SBIFF ’09: Latino
Cinemedia Sidebar

A Rundown of the Latin Films, Curated by Cristina Venegas

<em><em>La Naci³n Mapuce</em></em>

The Latino Cinemedia Film Festival was launched in 2004 by UCSB professor Cristina Venegas and filmmaker Osiris Casta±eda as a means of introducing Santa Barbara to Latino cinema and to nurture a budding group of young, Latino filmmakers through a year-long workshop. Although Cinemedia joined forces with SBIFF in 2005, the goals of the festival remain intact. Explained Venegas, “When we launched Cinemedia in 2004, a very structurally central portion of it was the Youth Cinemedia Project, and Osiris still works with that aspect of it today.” That project’s 18 short films will have their own special screening, as will the series of four short films from Mexico, Spain, and Canada, which is representative of the focus on indigenous cultures that go beyond Latin America.

And in trying to attract a broader audience during Cinemedia’s SBIFF partnership, each year, Venegas conjures a diverse mix of feature films. “There’s the same kind of mixture in the styles in the features and in the docs,” she explained of 2009. “There are more experimental pieces, and then there are more commercial features.” Another goal has been to increase the Latino interest in the festival. “As the years have gone by, we’ve been able to get a little bit more of the Latino community coming to the festival,” she explained.

Of the 16 feature films in this year’s sidebar, Venegas highly recommends three, including Amar a Morir, which will have its world premiere in Santa Barbara. A Mexican and Colombian co-production, the film follows the spoiled son of a Mexico City business magnate whose attempt to escape an arranged marriage results in tragedy. In opting to deal with the situation himself, he finds true love. She also recommends Eugenio Polgovsky’s Los Herederos (The Inheritors), an austere documentary from Mexico that depicts the lives of children who work as cattle herders, wood choppers, and brick makers as well as caring for their siblings. Despite their perseverance, poverty is all they seem to know. Lastly, Venegas sings the praises of Ishtar Yasin Gutierrez’s El Camino, a portrayal of a sister and her mute younger brother who live a destitute life in Nicaragua. The two leave their abusive grandfather and embark on a journey to Costa Rica, where they believe they will find a better life.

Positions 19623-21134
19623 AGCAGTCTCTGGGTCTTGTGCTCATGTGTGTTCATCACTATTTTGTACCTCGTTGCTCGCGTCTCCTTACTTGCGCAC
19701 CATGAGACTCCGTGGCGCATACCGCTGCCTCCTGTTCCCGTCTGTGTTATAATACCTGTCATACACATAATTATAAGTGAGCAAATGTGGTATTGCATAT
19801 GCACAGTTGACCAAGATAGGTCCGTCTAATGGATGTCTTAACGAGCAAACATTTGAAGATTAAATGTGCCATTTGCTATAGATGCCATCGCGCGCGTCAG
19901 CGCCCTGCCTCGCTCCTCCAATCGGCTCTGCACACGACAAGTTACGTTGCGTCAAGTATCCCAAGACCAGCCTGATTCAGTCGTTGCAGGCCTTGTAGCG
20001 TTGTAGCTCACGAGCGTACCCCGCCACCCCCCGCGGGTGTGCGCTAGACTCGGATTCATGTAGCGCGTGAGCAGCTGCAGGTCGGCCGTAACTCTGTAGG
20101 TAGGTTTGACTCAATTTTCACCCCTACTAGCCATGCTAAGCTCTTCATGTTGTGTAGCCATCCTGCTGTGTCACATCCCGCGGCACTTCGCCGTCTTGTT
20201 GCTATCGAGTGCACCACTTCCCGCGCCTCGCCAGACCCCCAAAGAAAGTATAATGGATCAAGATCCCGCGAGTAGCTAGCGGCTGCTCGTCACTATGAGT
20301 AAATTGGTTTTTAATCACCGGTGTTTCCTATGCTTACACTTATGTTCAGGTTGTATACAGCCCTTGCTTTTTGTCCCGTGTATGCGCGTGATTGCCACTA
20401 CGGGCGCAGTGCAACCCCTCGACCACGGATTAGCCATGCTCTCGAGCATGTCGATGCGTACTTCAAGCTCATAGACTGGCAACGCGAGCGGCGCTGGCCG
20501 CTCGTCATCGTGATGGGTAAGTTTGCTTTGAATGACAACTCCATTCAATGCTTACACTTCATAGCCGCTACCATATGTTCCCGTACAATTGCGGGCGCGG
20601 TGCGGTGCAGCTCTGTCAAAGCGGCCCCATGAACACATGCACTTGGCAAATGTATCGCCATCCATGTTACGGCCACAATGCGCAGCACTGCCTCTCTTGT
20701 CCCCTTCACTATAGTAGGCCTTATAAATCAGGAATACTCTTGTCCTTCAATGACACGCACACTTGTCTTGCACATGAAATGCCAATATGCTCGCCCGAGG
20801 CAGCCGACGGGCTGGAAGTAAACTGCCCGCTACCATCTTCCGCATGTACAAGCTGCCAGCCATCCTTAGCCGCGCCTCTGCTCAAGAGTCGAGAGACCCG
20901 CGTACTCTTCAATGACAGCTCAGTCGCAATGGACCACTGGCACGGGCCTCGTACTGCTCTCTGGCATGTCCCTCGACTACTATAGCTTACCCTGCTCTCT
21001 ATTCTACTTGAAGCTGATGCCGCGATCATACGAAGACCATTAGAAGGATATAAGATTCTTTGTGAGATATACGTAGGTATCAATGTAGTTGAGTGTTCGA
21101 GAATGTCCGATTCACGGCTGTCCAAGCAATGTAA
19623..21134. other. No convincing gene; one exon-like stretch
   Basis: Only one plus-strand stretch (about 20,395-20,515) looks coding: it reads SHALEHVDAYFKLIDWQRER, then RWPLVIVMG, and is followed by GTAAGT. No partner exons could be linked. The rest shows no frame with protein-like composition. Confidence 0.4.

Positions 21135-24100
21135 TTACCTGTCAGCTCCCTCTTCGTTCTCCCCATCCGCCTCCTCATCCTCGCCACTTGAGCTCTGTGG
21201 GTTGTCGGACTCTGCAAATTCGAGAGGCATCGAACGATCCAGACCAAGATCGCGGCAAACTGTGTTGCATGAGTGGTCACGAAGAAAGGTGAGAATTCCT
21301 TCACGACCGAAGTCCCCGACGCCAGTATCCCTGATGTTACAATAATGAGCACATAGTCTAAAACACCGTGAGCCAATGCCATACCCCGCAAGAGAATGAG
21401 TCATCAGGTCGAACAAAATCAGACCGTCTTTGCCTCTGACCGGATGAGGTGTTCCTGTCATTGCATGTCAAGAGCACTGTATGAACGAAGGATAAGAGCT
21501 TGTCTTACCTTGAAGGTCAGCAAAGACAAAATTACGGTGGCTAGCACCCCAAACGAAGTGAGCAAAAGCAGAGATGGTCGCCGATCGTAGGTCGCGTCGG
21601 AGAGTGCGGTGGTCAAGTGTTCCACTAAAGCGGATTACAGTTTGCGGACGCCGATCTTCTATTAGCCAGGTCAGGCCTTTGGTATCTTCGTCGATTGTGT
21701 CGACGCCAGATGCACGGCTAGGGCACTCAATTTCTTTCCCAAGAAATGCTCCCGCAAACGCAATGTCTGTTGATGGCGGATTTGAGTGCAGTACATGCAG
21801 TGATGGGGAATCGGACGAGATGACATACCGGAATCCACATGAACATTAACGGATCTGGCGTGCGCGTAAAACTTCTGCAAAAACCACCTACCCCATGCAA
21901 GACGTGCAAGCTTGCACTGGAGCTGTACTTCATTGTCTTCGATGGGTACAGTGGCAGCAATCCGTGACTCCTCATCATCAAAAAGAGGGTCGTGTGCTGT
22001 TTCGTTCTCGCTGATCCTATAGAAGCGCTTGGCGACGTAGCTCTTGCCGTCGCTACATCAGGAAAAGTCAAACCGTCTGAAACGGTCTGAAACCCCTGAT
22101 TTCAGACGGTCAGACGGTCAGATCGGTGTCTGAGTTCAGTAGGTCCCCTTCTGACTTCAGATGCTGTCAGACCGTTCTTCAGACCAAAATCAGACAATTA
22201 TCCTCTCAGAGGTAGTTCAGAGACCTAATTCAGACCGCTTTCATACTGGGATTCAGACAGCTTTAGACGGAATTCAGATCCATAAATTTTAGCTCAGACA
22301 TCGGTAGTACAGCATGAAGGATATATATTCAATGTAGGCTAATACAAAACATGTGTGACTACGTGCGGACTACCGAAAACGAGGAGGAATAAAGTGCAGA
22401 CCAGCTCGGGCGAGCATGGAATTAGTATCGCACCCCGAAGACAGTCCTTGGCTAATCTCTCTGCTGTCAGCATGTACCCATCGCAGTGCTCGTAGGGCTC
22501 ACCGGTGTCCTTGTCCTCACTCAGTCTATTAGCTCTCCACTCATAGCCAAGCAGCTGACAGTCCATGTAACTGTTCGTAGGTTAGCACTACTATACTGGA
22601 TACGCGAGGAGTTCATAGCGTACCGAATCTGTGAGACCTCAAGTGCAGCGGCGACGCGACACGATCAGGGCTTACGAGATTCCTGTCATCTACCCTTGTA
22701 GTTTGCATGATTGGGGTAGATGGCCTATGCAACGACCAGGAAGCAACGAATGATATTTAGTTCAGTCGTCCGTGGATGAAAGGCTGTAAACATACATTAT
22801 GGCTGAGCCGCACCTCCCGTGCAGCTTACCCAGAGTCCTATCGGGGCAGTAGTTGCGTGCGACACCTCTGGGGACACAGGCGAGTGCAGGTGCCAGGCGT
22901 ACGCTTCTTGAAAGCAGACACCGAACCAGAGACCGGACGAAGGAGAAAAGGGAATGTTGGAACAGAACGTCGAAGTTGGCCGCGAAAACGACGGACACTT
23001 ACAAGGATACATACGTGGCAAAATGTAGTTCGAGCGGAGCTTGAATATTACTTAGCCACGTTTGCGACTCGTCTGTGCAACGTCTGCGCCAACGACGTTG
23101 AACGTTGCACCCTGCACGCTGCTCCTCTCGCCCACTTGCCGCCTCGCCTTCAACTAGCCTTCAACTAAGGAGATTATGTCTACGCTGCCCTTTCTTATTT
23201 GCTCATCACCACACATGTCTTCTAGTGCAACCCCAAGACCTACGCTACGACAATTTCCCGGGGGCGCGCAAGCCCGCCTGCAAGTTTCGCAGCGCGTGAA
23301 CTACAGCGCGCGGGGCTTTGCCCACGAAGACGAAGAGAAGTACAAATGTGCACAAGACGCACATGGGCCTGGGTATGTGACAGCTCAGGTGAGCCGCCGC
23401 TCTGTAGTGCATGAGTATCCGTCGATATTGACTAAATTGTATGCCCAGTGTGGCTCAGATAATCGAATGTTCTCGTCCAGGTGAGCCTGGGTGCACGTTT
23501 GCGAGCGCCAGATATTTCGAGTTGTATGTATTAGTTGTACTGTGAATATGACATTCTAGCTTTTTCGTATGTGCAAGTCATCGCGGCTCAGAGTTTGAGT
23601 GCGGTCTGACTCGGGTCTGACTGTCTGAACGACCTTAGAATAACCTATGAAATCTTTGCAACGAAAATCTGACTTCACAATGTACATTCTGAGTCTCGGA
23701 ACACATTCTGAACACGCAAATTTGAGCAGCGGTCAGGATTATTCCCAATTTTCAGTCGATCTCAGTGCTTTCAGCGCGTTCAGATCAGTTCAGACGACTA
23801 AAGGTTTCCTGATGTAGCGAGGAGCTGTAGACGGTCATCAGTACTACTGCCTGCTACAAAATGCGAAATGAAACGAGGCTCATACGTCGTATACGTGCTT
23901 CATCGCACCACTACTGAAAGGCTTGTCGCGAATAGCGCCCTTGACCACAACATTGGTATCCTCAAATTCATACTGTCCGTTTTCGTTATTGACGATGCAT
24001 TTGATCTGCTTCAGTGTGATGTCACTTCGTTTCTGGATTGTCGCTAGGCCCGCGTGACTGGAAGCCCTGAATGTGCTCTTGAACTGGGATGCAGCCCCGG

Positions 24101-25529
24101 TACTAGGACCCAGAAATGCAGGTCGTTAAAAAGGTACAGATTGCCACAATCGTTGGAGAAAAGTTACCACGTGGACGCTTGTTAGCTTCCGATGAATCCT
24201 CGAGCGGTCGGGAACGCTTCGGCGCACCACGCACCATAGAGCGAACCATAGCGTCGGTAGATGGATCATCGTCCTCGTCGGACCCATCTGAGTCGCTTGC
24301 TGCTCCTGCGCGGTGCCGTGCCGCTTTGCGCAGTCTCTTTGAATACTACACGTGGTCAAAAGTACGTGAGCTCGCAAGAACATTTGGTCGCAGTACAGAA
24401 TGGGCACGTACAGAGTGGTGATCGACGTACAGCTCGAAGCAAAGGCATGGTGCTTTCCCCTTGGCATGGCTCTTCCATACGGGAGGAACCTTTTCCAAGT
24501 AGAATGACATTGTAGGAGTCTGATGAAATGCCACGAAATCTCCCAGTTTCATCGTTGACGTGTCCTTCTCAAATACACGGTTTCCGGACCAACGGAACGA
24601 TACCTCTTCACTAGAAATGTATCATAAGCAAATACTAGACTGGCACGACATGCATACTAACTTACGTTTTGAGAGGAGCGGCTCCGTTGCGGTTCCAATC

Other features include: Arr¡ncame La Vida (Tear This Heart Out), Mexico’s entry for the Oscar about a general, a woman, and a composer during the Mexican Revolution; Before Tomorrow, a Canadian film about indigenous survival on the arctic tundra; Los Demonios del Eden, a documentary about the Mexican journalist Lydia Cacho and her plight to reveal a pornography and prostitution ring run by a wealth businessman; La Naci³n Mapuce, about the plight of the Mapuce people of Argentina, whose land has been handed to transnational organizations; Oso Blanco, a documentary that uses animation to depict the inhumane treatment of prisoners in Puerto Rico’s most notorious prison; Our Disappeared, about an Argentine who travels back home to trace the fates of friends killed during the “Dirty War”; and Tit³n, de la Habana a Guantanamera, about the life of Cuban film genius Tom¡s Gutierrez Alea.


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